• Internally, many life and property insurers are trying to run health insurance businesses on legacy systems and processes that are not designed for the unique characteristics, and risk factors involved in health insurance. Many companies also lack sales models that enable them to gather the detailed customer information required to offer personalised products, suggest scenario-based insurance or provide quality customer experience to maximise value. 
  • Externally, health insurers must find a way to work with other health ecosystem members: Medical care providers, insurance companies, pharmaceutical enterprises, and health management service providers (MIPH). This will require better data sharing, common data standards and, most importantly, a platform to connect all players in this many-to-many market.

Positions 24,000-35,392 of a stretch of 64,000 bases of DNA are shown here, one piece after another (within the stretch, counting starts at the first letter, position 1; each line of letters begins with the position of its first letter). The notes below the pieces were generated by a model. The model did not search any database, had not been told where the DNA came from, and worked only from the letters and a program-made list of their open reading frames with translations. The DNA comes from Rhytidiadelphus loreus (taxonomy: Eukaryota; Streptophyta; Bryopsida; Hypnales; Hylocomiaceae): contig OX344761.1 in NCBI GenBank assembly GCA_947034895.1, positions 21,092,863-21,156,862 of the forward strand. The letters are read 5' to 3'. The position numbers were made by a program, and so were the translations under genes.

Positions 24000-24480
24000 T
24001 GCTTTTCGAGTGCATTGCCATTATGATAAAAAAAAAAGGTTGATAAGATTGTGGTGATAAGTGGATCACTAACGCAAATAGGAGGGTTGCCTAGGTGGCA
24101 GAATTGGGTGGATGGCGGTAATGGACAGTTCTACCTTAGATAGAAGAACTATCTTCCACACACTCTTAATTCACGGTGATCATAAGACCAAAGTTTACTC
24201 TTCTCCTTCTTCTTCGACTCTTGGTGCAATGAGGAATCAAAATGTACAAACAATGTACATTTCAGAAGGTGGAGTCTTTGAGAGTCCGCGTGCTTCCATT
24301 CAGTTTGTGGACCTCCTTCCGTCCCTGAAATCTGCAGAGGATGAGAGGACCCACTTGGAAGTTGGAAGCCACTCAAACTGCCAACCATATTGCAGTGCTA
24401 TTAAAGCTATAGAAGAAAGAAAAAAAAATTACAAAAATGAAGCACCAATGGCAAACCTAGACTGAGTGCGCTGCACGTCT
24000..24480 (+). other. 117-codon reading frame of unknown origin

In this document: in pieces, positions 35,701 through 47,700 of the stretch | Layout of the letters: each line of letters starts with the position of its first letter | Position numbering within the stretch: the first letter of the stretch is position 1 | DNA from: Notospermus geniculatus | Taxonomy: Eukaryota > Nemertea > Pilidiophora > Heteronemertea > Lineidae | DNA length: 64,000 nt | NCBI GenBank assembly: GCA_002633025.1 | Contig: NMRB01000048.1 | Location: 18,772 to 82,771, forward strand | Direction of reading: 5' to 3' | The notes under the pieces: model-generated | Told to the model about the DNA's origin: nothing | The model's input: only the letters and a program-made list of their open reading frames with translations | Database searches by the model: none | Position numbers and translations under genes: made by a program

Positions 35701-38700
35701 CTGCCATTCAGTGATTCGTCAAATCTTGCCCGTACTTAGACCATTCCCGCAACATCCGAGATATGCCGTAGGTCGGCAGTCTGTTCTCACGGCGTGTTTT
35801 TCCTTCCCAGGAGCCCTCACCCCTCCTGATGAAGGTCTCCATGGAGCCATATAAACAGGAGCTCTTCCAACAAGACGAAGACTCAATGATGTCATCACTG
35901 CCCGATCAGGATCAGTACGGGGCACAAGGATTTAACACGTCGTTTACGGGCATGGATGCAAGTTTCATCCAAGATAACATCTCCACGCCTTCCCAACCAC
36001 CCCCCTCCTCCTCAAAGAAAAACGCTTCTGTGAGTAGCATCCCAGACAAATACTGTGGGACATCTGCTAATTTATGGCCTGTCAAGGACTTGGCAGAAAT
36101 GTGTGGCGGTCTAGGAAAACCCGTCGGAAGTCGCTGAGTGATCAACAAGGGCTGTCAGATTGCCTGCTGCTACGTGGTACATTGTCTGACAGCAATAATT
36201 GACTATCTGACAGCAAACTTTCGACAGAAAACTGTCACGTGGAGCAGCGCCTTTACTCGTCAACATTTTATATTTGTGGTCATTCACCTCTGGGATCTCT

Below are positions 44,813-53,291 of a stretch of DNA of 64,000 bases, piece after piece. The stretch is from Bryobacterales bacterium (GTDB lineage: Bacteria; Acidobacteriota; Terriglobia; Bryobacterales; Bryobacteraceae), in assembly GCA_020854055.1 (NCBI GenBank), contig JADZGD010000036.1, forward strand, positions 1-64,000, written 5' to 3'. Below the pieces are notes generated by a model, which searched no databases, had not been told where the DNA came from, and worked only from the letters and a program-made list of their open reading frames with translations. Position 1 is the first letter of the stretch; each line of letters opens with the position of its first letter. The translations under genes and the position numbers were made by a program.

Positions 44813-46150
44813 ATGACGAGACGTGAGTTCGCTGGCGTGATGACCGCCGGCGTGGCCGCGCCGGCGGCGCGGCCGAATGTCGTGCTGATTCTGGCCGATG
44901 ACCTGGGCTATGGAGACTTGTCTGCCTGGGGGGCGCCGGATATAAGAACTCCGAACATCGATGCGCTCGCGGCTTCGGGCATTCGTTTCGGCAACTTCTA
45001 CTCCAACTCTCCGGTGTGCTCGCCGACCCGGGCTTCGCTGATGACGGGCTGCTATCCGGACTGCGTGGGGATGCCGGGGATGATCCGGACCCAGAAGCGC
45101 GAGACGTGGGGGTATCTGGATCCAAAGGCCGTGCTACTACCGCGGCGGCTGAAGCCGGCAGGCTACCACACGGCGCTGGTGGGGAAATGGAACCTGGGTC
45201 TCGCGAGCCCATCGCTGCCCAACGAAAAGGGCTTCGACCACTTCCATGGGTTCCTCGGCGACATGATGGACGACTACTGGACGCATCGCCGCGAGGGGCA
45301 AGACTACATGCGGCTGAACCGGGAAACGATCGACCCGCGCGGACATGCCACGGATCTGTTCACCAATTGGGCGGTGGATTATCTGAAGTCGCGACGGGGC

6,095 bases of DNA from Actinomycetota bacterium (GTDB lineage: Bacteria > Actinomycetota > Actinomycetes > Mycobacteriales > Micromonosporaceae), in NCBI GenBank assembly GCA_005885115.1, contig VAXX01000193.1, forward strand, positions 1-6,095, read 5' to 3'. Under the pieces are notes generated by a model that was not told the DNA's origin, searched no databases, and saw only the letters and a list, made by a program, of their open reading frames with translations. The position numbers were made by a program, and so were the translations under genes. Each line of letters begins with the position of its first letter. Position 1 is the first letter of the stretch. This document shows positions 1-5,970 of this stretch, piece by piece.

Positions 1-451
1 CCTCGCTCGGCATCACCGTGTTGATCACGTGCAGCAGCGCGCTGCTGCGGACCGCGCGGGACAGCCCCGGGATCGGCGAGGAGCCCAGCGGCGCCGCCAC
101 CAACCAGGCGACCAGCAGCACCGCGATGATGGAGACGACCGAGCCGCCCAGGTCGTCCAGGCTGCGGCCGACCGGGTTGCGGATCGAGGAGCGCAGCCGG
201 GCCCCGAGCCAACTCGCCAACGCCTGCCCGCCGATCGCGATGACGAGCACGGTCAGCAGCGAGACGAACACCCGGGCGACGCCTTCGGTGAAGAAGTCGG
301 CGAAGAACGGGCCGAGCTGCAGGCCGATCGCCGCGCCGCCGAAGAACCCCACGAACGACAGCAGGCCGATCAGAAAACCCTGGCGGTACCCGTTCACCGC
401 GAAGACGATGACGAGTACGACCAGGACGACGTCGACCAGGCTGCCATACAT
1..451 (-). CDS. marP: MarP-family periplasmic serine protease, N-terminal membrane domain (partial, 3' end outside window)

We are already seeing a shift to these capabilities as pure play health insurers and cross-sector companies enter the market. Currently, China has seven dedicated health insurance companies. At the other end of the spectrum, tech giants, medical institutions, pharmaceutical groups, health management institutions, and big data companies are also developing health insurance offerings.
How will the future market evolve?
In the future, we see market growth on the basis of:
  • Closed-loop models — health insurance will gradually move toward a closed-loop model with a focus on meeting the medical needs of individual customers on a family basis. Health insurance is usually a family-based purchase, with customers often buying policies for a family member or sharing their existing policy with others in their family. Therefore, health insurance products should be designed on a family basis and focused on family members, providing comprehensive services from financial compensation to health care management.